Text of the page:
When we look at water what we see is that water can actually undergo

auto-ionization. Two water molecules

can react and produce an H_30+ ion and hydroxide ion.

Notice that this process is at equilibrium and the equilibrium lies far

to the left.

We only get a very small amount to be H_3O+ ion and and the hydroxide ion.

We can also show this in a little bit about shorthand notation by showing a

single water molecule

going to H+ a quiz and OH- aqueous.

Remember that we cannot actually have H+ ions free in solution.

If we write a H+, what we really mean is that we have

H_3O+ present. If we look at some of the properties of water

one thing we notice is that it is amphoteric. This means that it can act as

an acid or a base.

Just as when we talked about the Bronsted-Lowry definition of acids and bases

we said whether water acts as an acid or base depends on the identity and the

other reactant.

K_w is in equilibrium constant specifically we call it the ionic product constant

for water.

We can also call it a dissociation constant, but regardless of what we call

it, it is still an equilibrium constant.

The W in the subscript let us know that this is for water.

We can still write ab equilibrium expression for this just as we would

for any other reaction.

So how do we write the equilibrium expression?

Well we have a reaction in here we are using our shorthand notation but either

one will show us the same thing.

We have H_2O liquid in equilibrium with H+ an OH- ions.

When I'm writing an equilibrium constant expression or a law of mass action,

I am writing the concentration that the products raised to their powers

which we have coefficients have one for both H+ and OH-.

So we don't have any powers in the expression. On the bottom in the

denominator we put the concentration of our reactants.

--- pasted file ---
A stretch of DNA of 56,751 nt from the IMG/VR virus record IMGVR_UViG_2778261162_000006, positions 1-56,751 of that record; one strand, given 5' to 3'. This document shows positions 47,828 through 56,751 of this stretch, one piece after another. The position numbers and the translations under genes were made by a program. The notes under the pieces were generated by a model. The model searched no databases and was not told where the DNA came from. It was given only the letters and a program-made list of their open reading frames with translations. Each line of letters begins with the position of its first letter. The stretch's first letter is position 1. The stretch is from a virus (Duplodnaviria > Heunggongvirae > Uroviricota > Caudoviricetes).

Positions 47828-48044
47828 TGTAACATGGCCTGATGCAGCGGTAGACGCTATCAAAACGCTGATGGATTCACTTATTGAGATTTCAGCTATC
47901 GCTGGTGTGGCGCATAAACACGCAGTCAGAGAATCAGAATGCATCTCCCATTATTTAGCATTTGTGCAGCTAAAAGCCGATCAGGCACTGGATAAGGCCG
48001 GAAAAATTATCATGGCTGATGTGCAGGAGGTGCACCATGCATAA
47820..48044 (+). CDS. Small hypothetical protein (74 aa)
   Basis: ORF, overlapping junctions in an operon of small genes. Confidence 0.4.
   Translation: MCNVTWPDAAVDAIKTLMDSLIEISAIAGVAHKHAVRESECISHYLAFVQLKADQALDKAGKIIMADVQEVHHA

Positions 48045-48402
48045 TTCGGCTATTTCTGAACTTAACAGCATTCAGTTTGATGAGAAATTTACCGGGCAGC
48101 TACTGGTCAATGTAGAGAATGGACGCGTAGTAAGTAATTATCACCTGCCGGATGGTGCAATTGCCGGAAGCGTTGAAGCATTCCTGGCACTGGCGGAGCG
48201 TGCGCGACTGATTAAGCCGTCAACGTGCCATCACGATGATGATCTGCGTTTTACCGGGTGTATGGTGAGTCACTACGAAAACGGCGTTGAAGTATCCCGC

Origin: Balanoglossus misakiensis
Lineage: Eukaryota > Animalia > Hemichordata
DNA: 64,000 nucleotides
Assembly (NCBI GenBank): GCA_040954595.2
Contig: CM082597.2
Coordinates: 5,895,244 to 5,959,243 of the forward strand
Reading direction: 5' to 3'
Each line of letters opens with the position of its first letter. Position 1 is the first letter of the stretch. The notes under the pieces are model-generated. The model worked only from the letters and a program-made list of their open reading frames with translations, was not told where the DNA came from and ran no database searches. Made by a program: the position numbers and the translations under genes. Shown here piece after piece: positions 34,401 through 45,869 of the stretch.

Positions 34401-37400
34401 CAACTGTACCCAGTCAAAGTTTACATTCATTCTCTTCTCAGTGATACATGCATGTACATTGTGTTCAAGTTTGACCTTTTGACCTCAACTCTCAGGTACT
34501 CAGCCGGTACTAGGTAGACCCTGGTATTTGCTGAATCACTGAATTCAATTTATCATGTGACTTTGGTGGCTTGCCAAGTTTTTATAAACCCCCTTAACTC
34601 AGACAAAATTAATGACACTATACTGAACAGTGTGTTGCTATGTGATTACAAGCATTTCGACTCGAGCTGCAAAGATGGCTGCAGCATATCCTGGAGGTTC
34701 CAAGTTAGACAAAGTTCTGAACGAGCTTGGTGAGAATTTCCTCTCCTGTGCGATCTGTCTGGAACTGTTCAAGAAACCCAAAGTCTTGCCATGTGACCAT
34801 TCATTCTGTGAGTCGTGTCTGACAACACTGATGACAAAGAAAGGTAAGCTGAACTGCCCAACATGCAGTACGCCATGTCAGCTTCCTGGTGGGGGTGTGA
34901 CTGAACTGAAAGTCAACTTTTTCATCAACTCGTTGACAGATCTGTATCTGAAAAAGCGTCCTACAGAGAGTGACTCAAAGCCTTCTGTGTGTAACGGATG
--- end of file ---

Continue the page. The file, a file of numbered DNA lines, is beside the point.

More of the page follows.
However, we remember that we exclude both are solids and are pure liquids.

So we do not include water in our denominator.

So the equilibrium expression or the ion product expression in this case

is K_w equals H+ times

OH-. Another thing that's important to remember is that the value of K_w.

Notice that this is only true at 25 degrees Celsius that K_2 equals

1.00 time 10 ^ -14.

As we change temperatures we change the value of k

that equilibrium constant just as the values of equilibrium constants for

other reactions also change when we have a change

in temperature.

Let's look and see what we can find about the values at the H+

and OH- concentration for a sample pure water

given that we know the value of K_w. So we are at 25 degrees Celsius

are K_w value is 1.0 x 10 ^-14.

That equals the H+ concentration times the OH- concentration.

If we are looking at a sample a pure water are H+ concentration must be

equal to our OH- concentration because the balanced reaction

and so we represent them both as X therefore we end up with 1.0 x 10 ^-14

equals X^2. When I solve for X, I get 1.0 x 10 ^-7.

That is going to be equal to the concentration of H+

as well as the concentration ever OH-

in a sample of pure water. We are also going to look at later about what happens

when we are not at 25 degrees Celsius when we have a different value

K_w and what that means for the concentrations of H+ and OH-

both in pure water

as well as in either an acidic or basic solution.

First, let's look at example of how we find OH-

if we know the H+ concentration. So for example if we have a solution that has an

H+ concentration equal to 3.5 x 10^ -5

we know we are at 25 degrees so we know that out K_w value is going to be

equal to 1.0 x 10 ^-14.

We can set up our expression 1.0 x 10 ^-14

equals 3.5 x 10 ^ -5

times are hydroxide concentration thats are unknown that we're trying to find.

When I divide both sides by 3.5 x 10 ^ -5

I end up with 2.9 x 10 ^ -10 equals the OH- concentration.

I could do a similar calculation if I knew the OH- concentration

and needed to find the H+ concentration, but at 25 degrees Celsius

this expression will always be true.

1.00 x 10 ^-14 equals

H+ times the OH- concentration.